Getting support from weather that would continue baking most of the U.S. through the weekend, Thursday’s 15.5-cent push higher by expiring August futures and a lessening of the storage bearishness that has pervaded the market in recent months, cash prices continued to rise at a majority of points Friday.

Several flat to nearly 20 cents lower points, mostly in the West and Midcontinent, averted a clean sweep of firmness. Otherwise, upticks ranged from a little less than a nickel to 40 cents or so.

Much of the West was backing down from the intense heat that had plagued the region through midweek. Even Phoenix was peaking at a little less than 100 degrees for a change Thursday and Friday and was expected to fall just short of the century mark again Saturday. It would be feeling downright coolish in the western end of the Pacific Northwest with highs in the 60s and 70s due over the weekend.

Inland California also was cooling off a little. The Sacramento forecast was for around 90 degrees Saturday after the state capital had begun the week near the end of a string of 100-plus days. Fresno was predicted to see a high of “only” 102, but that was down 10 degrees from Thursday’s high of 112.

But weekend power generation load stayed strong throughout most of the market. Bismarck, ND, Helena, MT, Oklahoma City and Salt Lake City were among other locales expected to hit 100 or above Saturday.

The net storage withdrawal reported for the previous week has at least for the time being taken some of the edge off trader apprehensions about storage filling up earlier than usual and leaving a large amount of gas stranded with no place to call home approaching the end of injection season. Forecasts of a hot August, with the industry just starting to enter the peak of hurricane season, may keep such fears assuaged for at least another month, one source suggested.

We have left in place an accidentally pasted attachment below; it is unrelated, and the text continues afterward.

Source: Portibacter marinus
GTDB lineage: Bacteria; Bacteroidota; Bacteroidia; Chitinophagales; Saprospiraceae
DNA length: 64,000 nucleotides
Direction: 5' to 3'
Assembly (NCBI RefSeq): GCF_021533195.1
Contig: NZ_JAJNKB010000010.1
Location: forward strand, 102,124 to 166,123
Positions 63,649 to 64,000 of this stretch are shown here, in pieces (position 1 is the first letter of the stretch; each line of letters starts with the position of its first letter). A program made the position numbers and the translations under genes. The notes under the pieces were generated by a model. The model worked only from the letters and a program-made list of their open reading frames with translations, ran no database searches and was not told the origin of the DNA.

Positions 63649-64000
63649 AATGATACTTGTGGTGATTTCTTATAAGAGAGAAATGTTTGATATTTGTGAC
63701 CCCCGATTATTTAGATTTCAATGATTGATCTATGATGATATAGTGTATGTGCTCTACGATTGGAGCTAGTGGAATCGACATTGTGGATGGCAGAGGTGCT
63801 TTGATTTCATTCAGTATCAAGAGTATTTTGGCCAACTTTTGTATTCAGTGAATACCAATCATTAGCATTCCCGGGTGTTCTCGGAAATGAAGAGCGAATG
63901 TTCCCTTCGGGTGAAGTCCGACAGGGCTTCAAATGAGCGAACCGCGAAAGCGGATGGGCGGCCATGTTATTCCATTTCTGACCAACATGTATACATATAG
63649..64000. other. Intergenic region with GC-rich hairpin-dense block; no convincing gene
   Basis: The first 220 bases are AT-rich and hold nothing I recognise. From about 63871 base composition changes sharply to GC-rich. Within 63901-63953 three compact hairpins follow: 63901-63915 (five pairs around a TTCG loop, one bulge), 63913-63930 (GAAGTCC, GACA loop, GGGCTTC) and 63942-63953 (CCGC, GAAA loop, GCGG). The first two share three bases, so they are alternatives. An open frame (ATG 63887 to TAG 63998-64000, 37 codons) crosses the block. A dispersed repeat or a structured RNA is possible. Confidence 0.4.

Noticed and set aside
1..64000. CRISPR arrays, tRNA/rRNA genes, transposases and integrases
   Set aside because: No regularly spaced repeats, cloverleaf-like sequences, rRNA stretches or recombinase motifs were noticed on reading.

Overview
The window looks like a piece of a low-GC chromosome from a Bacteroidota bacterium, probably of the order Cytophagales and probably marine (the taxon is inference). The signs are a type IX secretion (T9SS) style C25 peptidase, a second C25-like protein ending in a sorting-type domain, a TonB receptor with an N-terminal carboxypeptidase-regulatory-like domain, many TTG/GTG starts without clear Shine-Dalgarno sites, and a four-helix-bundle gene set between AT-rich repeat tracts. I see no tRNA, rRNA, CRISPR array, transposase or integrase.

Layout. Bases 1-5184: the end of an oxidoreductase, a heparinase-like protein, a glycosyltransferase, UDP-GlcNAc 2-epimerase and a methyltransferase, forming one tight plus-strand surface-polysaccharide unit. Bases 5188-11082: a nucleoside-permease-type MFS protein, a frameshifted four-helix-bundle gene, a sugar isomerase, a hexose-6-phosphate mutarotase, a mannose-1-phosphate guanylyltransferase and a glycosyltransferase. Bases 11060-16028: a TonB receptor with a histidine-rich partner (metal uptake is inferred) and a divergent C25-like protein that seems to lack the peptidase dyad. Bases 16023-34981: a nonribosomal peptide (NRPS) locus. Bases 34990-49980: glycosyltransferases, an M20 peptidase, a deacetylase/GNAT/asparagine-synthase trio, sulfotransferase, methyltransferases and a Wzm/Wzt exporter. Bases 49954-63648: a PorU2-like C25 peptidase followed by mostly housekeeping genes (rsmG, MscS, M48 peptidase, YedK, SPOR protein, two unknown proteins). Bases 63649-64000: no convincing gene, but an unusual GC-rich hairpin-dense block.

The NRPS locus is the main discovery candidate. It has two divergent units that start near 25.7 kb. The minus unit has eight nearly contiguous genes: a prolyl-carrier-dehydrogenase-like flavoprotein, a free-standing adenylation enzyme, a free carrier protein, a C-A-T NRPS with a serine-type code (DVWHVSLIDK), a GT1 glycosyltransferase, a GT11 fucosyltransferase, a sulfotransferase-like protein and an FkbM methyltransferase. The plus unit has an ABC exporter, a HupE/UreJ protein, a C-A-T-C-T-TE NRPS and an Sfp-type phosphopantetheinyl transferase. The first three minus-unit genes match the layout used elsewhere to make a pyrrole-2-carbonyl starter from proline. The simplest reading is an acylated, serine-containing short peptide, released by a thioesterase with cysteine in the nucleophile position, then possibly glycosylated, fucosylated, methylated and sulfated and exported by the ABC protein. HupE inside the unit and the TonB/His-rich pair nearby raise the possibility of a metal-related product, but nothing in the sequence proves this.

A utility buyer in the Lower Midwest said his company is expecting “another hot month,” but the effect wouldn’t be that great because there’s not a lot of power generation load behind its system. He lamented that he still had to pay very high prices for August baseload, though. The buyer jokingly commented that after Thursday’s storage report, “we kind of wondered if maybe we’re the only ones still injecting into storage.”

“Everybody is pulling hard on power,” said a western utility buyer, but things were running smoothly on the regional electric grids. Given the nature of the previous week’s heat wave, he didn’t think anyone should have been surprised by the net storage draw.

“It’s pretty miserable here,” said a Chicago-based industrial end-user who buys gas for plants around the nation. It was a fairly routine bidweek, he said, but the widespread heat appeared to be making Gulf Coast prices stronger as the week went on.

The storage pull was understandable, he continued. There’s not much injection space left, he said, and some people undoubtedly must be thinking, “Why not sell [storage] into this price strength?” For now everybody is keeping an eye on a tropical wave making its way across the Atlantic from off West Africa near the Cape Verde islands, the end-user said. It seemed to have the best potential for development among several tropical waves heading for the Americas, he said.

Going by the screen, which usually indicates the direction and approximate size of monthly index movement, August indexes are likely to be up about a dollar or more in most cases. The August futures expiry at $7.042 was $1.155 above July’s $5.887 settlement.

Last week ended with 1,408 rigs drilling for gas in the U.S., according to the Baker Hughes rotary rig count ( That was up 27 from the previous week and 15% higher than a year ago, Baker Hughes said.

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